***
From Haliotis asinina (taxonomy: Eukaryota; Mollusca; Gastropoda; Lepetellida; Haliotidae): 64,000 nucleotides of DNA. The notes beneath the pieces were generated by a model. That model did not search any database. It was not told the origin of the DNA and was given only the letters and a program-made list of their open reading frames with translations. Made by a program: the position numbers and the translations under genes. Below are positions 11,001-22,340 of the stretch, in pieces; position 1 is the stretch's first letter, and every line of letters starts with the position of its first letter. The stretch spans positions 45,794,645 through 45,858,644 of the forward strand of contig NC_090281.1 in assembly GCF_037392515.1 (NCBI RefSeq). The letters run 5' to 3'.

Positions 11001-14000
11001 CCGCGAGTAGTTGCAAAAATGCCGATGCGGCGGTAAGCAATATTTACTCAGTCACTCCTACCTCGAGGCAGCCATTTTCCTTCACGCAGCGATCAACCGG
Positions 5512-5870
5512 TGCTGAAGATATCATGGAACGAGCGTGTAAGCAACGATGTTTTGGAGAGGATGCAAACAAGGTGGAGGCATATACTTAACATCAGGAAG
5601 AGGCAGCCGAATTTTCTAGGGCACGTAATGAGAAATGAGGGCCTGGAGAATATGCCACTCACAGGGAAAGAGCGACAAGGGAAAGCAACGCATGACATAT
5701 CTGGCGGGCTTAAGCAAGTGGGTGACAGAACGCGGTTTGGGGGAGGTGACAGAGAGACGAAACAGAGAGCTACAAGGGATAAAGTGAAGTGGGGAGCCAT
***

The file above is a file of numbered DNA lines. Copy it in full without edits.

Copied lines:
From Haliotis asinina (taxonomy: Eukaryota; Mollusca; Gastropoda; Lepetellida; Haliotidae): 64,000 nucleotides of DNA. The notes beneath the pieces were generated by a model. That model did not search any database. It was not told the origin of the DNA and was given only the letters and a program-made list of their open reading frames with translations. Made by a program: the position numbers and the translations under genes. Below are positions 11,001-22,340 of the stretch, in pieces; position 1 is the stretch's first letter, and every line of letters starts with the position of its first letter. The stretch spans positions 45,794,645 through 45,858,644 of the forward strand of contig NC_090281.1 in assembly GCF_037392515.1 (NCBI RefSeq). The letters run 5' to 3'.

Positions 11001-14000
11001 CCGCGAGTAGTTGCAAAAATGCCGATGCGGCGGTAAGCAATATTTACTCAGTCACTCCTACCTCGAGGCAGCCATTTTCCTTCACGCAGCGATCAACCGG
Positions 5512-5870
5512 TGCTGAAGATATCATGGAACGAGCGTGTAAGCAACGATGTTTTGGAGAGGATGCAAACAAGGTGGAGGCATATACTTAACATCAGGAAG
5601 AGGCAGCCGAATTTTCTAGGGCACGTAATGAGAAATGAGGGCCTGGAGAATATGCCACTCACAGGGAAAGAGCGACAAGGGAAAGCAACGCATGACATAT
5701 CTGGCGGGCTTAAGCAAGTGGGTGACAGAACGCGGTTTGGGGGAGGTGACAGAGAGACGAAACAGAGAGCTACAAGGGATAAAGTGAAGTGGGGAGCCAT